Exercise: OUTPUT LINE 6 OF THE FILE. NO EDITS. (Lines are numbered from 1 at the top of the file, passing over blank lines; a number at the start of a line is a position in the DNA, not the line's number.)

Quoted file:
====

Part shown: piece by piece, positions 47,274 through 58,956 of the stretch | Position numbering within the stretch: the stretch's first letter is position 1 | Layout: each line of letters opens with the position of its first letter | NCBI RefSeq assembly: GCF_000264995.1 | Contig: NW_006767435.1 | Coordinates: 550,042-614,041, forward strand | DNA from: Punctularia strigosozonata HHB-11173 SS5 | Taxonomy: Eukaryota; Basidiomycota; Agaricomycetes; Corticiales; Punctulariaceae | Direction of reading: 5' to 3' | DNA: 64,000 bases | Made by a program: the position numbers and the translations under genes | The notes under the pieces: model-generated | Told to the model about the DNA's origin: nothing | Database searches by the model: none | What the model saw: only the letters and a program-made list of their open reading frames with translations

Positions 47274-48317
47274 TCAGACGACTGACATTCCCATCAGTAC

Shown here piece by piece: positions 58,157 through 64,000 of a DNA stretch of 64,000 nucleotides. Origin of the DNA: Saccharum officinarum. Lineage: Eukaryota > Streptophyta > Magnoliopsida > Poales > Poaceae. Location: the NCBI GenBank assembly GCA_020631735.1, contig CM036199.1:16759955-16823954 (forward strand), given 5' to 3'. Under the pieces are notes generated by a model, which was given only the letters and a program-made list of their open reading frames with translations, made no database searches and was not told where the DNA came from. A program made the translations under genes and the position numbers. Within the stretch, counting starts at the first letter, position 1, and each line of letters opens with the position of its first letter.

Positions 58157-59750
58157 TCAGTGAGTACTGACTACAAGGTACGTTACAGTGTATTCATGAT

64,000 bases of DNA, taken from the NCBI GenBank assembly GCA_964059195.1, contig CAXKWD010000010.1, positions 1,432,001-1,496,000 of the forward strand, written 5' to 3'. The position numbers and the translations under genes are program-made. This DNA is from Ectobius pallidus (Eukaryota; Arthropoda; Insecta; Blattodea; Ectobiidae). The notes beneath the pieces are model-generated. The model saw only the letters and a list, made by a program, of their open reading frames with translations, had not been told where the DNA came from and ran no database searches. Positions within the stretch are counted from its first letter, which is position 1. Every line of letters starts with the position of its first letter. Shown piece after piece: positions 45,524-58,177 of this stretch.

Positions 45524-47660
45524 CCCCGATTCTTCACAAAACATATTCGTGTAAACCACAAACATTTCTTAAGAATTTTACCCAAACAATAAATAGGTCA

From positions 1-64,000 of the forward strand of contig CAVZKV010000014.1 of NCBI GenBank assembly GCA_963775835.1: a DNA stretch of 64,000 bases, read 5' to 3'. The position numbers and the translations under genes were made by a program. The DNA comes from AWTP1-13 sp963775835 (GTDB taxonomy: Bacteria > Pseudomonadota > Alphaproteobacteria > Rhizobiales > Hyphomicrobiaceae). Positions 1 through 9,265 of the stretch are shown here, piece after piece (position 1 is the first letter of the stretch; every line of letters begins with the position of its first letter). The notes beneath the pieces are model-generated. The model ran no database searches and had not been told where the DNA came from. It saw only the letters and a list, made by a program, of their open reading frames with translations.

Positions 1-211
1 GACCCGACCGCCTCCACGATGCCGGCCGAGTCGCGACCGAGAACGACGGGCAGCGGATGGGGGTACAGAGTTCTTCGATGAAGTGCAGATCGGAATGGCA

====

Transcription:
58157 TCAGTGAGTACTGACTACAAGGTACGTTACAGTGTATTCATGAT